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List of Famous Tennesseans[edit]

What is the purpose of the list of Famous Tennesseans? It just keeps growing and growing. What are the criteria for inclusion on the list? President? Politician? Country music singer? Musician? Movie Star? Performer? .... anybody who made the news or was on TV and has had 15 seconds of fame? Where does one stop? This information is better suited to Wikipedia, unless someone wants to make a Famous Tennesseans road trip itinerary to visit all the places in the state that these Famous Tennesseans were born/lived/died in. -- (WT-en) Huttite 17:09, 15 Jan 2006 (EST)

I agree. There might be something in it for context to mention one or two famous Tennesseans, 'specially if they have attractions (ie historic homes), but this seems like a List Fr Lists' sake. I'm gonna plunge forward and remove the list. If there's a big disagreement with this someone can roll it back (or better yet!) redo the list as a few sentences of prose.(WT-en) Majnoona 19:02, 15 Jan 2006 (EST)
I excised the list and put it here for discussion and contemplation. The first 3 names on the list, Andrew Jackson, Sequoyah and Davy Crockett, are reasonably famous historic figures and might rate a mention. Though they should be listed under things like the See section, for historic homes, memorials or museums about these people. The famousness of the rest remains to be seen, say, after a hundred years or so has elapsed. -- (WT-en) Huttite 19:36, 15 Jan 2006 (EST)

Famous Tennesseans[edit]

  • Andrew Jackson. First Tennessean elected to the House of Representatives. Nicknamed "Stonewall" Jackson during the battle of New Orleans in the War of 1812. Also referred to as "Old Hickory". Built his home, the Hermitage, near Nashville.
  • Sequoyah. Born near Fort Loudoun (near Knoxville), Sequoyah is credited as the inventor of the written Cherokee Indian alphabet. He serverd under Andrew Jackson during the War of 1812 and also served as an envoy of the Cherokee Nation to Washington, D.C.
  • Davy Crockett. Nicknamed "King of the Wild Frontier", Davy Crockett was a member of the Tennessee legislature and a member of the United States Congress as well as one of the defenders at the beseiged Alamo.
  • Chet Atkins. Accredited with helping to create the "Nashville sound" of the 50's and 60's, Chet is a world famous guitarist with hits in both the country and pop music charts.
  • Minnie Pearl. A longtime member of the Grand Ole Opry and the Country Music Hall of Fame, Minnie Pearl was best recognized in her straw hat with the price tag still attached.
  • Dolly Parton. This member of the Country Music Hall of Fame was born into a poor family in Locust Ridge. As well as a long and successful music career, she opened Dollywood theme park, and provides scholarships for students in Sevier County, Tennessee.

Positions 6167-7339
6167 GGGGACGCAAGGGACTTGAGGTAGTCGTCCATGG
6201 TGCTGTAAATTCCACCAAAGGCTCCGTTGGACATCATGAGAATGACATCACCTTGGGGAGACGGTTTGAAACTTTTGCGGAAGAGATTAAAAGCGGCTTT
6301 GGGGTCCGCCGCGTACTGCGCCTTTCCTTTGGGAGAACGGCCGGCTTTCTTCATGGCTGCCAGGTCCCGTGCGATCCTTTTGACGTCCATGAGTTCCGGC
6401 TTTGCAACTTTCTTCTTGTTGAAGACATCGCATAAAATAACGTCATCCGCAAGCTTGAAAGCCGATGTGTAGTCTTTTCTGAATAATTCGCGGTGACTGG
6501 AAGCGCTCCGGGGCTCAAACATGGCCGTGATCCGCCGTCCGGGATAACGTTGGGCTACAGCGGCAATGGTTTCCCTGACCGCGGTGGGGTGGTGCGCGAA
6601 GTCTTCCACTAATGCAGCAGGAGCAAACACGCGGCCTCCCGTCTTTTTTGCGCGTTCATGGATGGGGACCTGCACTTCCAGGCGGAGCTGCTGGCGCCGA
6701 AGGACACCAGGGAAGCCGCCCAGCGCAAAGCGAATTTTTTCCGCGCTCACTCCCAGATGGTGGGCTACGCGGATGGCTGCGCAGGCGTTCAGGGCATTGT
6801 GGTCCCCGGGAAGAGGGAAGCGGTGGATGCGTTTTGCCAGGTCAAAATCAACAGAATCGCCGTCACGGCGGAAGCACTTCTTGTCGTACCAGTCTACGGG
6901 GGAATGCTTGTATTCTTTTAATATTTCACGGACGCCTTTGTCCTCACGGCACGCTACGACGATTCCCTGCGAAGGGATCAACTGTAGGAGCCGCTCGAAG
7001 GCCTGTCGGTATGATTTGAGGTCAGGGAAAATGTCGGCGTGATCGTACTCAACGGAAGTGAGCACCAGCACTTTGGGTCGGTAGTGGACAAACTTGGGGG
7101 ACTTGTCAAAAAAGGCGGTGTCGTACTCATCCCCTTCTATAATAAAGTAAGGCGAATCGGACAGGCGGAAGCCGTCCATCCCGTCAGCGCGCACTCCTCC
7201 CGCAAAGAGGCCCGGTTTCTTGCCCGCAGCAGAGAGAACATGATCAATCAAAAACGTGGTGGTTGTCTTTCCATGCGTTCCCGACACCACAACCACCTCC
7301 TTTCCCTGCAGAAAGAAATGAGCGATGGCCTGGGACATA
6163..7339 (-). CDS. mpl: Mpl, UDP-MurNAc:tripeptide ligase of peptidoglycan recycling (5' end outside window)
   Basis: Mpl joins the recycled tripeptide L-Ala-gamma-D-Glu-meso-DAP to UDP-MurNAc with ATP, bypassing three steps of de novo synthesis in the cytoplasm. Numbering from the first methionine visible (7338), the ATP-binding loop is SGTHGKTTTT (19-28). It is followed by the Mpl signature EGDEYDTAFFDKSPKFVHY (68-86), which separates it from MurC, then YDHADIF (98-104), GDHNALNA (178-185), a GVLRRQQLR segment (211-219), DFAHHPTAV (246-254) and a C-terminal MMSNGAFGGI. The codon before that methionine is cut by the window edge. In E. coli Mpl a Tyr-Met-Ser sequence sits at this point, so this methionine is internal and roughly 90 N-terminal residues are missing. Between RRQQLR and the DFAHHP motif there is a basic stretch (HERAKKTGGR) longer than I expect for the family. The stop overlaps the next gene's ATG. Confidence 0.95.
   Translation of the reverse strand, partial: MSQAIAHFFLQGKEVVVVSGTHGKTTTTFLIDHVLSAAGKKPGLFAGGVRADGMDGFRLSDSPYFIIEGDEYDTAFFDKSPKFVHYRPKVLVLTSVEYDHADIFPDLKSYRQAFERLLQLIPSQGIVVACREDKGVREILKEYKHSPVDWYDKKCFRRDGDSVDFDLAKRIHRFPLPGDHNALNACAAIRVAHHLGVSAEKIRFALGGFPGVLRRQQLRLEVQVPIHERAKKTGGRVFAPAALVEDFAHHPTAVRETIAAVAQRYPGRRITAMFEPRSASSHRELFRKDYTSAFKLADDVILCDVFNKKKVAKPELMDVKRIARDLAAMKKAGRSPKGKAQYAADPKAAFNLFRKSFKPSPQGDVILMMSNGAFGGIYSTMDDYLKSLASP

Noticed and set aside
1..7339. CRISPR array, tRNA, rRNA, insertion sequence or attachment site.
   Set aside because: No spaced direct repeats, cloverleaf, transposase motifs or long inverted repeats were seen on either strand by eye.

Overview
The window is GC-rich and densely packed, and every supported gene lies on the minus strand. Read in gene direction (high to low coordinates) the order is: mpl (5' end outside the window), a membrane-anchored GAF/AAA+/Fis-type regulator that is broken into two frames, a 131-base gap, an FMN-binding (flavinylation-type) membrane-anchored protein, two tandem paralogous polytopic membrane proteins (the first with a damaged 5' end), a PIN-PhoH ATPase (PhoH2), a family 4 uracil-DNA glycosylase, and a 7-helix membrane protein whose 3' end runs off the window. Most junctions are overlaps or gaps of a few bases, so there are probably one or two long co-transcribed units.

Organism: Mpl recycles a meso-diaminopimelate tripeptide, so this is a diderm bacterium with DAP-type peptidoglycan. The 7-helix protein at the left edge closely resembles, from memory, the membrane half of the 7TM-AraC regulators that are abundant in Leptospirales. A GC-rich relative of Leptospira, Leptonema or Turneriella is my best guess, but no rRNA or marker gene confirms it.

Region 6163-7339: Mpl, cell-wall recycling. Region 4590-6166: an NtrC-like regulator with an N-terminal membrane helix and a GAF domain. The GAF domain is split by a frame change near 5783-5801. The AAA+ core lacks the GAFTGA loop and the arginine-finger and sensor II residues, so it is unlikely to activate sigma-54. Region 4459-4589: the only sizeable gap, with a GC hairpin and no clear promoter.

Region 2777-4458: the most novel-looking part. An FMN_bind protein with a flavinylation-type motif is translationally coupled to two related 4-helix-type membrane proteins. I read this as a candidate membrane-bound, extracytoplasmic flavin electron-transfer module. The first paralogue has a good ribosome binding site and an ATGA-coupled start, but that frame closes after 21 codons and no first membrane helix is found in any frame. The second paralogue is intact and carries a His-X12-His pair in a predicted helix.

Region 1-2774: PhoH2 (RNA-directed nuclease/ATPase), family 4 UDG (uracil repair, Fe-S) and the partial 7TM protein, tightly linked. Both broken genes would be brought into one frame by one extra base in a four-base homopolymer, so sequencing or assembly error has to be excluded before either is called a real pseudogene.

• Morgan Freeman. This oscar winning actor credited in over 50 feature films was born in Memphis.
  • Cybil Shepherd. This actress was born in Memphis.
  • Aretha Franklin. This "giant of soul music" was born in Memphis.
  • Albert (Al) Gore, Jr.. The Vice President of the United States under President Bill Clinton was born in Carthage, near Nashville.
  • Wilma Rudolph. This Olympic champion was born in Clarksville, near Nashville, as the 20th child of 22 and overcame polio to win medals in several track events.
  • Tina Turner.
  • Alvin York.
  • Isaac Hayes.

The eternal nine-city dilemma[edit]

I cut the list back from 13 to 9. Anyone think that one of these removed entries should be swapped for one of the survivors? Are there cities here that don't belong at all?

  • Bristol - the Birthplace of Country Music and site of the NASCAR Bristol International Raceway.
cut because: no article
cut because: bare outline
cut because: suburb of Nashville which is already listed, seems better suited to regional article
  • Murfreesboro- Geographical center of the state and home of Middle Tennessee State University.
cut because: weakest of remaining articles

-- (WT-en) D. Guillaime 01:00, 5 February 2010 (EST)

Cookeville, Greenville and Johnson City (Tennessee) also look like possible removal targets to me. Nashville, Chattanooga, Knoxville and Memphis are the state's four largest cities, and Gatlinburg and Pigeon Forge are both huge tourist draws, but the other three don't seem to be at the same level of notoriety, IMHO. -- (WT-en) Ryan • (talk) • 02:10, 5 February 2010 (EST)
Cookville needs to go. Most of the listings are for things like walmart and applebees and the only attraction is the university. Godsendlemiwinks (talk) 03:18, 21 April 2013 (UTC)[reply]

Tennessee state flag[edit]

Why we do have a big honking infobox on the Tennessee state flag? It's been here for years. This is not Wikipedia, and we don't put flags on other pages, because this is a travel guide, not a compendium of all information there is to read about a place. Any objection to it being removed? Ground Zero (talk) 00:30, 15 February 2021 (UTC)[reply]

Seeing no objection, I've deleted it. Ground Zero (talk) 14:32, 22 February 2021 (UTC)[reply]